Hi, I'd like to know if in a project outside the US, can we apply for the option two for regional materials even with V2.2, or it's only for projects under V2009 registered?
Diana, it's just for v2009.
A question has come up as to whether terrazzo can be considered a 0 distance manufactured product or not. It differs slightly from concrete or EIFS wherein it truly is assembled on-site and installed, and therefore, manufactured on site. However, when I read the definition of a Regionally Manufactured Material in the reference guide, it clearly says "assembly does not include on-site assembly, erection or installation of finished components." Just wonder what others have done with this product. Count the manufacture point as the site?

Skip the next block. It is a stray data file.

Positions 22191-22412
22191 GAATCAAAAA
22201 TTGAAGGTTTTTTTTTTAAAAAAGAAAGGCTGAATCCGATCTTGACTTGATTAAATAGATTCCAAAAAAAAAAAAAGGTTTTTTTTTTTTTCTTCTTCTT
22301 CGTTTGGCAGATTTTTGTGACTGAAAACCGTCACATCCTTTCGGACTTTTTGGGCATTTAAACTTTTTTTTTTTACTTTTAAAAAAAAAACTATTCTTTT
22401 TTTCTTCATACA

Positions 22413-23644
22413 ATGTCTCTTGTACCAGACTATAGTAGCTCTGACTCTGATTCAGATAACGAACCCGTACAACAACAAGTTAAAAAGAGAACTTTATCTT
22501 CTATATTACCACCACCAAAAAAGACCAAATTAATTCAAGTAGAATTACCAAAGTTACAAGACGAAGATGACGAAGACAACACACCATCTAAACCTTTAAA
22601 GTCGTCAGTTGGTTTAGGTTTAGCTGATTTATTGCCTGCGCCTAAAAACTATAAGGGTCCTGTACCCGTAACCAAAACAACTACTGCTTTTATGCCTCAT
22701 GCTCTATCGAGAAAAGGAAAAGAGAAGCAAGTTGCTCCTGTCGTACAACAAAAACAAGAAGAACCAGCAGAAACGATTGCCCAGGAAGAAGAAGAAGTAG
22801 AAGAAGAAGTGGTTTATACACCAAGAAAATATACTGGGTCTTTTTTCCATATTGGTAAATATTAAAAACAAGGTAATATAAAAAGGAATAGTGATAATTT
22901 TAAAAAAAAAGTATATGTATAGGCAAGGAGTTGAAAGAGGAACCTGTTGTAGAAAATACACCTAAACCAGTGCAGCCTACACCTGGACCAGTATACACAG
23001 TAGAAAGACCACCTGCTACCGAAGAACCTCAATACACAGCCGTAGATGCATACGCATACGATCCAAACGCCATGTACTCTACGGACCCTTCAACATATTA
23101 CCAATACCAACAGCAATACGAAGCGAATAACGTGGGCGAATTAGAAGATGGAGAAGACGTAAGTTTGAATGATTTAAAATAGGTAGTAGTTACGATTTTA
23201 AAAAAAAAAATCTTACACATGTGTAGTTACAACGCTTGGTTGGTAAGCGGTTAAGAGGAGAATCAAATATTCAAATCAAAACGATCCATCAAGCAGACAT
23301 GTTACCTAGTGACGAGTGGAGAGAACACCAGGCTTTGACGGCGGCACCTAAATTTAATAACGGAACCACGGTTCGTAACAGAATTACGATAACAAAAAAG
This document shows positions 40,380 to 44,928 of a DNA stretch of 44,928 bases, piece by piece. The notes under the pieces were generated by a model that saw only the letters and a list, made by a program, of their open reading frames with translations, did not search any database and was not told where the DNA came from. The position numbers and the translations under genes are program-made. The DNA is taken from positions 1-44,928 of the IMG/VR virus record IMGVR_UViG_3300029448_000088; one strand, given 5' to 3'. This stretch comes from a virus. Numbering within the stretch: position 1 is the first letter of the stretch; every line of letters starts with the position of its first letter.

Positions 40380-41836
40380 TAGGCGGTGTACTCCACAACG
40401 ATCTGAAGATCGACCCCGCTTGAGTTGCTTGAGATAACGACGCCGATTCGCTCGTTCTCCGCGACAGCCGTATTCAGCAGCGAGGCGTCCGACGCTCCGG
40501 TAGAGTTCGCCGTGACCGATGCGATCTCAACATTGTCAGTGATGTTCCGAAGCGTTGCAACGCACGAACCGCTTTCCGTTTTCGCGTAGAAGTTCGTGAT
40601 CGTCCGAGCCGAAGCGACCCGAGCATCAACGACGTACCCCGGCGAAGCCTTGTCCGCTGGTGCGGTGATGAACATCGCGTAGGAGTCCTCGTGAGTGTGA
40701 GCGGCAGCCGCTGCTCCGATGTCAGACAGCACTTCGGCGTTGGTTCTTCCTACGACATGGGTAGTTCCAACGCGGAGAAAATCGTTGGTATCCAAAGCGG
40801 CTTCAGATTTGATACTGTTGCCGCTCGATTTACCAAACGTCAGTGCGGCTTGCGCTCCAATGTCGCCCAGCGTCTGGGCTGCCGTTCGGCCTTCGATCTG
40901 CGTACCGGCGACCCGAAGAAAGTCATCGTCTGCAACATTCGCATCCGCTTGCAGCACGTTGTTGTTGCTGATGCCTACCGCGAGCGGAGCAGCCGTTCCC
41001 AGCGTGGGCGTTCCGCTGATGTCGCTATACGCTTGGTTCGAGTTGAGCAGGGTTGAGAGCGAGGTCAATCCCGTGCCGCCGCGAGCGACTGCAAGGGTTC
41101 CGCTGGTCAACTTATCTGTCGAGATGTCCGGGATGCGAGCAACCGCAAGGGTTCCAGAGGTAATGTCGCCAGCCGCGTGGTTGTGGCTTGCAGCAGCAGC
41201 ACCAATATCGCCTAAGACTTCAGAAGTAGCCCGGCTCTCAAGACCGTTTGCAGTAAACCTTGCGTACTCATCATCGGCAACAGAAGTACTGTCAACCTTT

"Manufacture" & "fabrication" generally occur off-Site. Work that occurs on-Site is "installation" or "execution". Since terrazzo consists primarily of two components--aggregate & matrix (concrete or resinous)--that do not come together until they are installed on-Site you would look at the costs & points of manufacture of each component separately. However, if you were using precast terrazzo or terrazzo tiles, the point of manufacture would be the factory where the tiles or precast units were made.
As far as I am aware, one can legitimately claim on-Site manufacture only when the material has been extracted on-Site (example: bricks made from clay excavated on-Site). There may be some other rare instances of "on-Site manufacture", but generally, on-Site work is considered "Installation".